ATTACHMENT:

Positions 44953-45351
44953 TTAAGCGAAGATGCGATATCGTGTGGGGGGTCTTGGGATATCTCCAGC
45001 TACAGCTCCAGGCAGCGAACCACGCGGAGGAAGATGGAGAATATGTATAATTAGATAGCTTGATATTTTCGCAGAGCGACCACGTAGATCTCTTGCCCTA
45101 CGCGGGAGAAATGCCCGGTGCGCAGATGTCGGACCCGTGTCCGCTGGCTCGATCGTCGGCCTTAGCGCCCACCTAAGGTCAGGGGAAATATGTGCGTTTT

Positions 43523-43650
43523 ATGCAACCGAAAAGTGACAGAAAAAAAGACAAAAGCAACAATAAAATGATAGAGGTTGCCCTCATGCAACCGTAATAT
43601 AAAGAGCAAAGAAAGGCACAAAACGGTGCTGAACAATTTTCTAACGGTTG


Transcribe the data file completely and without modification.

Positions 44953-45351
44953 TTAAGCGAAGATGCGATATCGTGTGGGGGGTCTTGGGATATCTCCAGC
45001 TACAGCTCCAGGCAGCGAACCACGCGGAGGAAGATGGAGAATATGTATAATTAGATAGCTTGATATTTTCGCAGAGCGACCACGTAGATCTCTTGCCCTA
45101 CGCGGGAGAAATGCCCGGTGCGCAGATGTCGGACCCGTGTCCGCTGGCTCGATCGTCGGCCTTAGCGCCCACCTAAGGTCAGGGGAAATATGTGCGTTTT

Positions 43523-43650
43523 ATGCAACCGAAAAGTGACAGAAAAAAAGACAAAAGCAACAATAAAATGATAGAGGTTGCCCTCATGCAACCGTAATAT
43601 AAAGAGCAAAGAAAGGCACAAAACGGTGCTGAACAATTTTCTAACGGTTG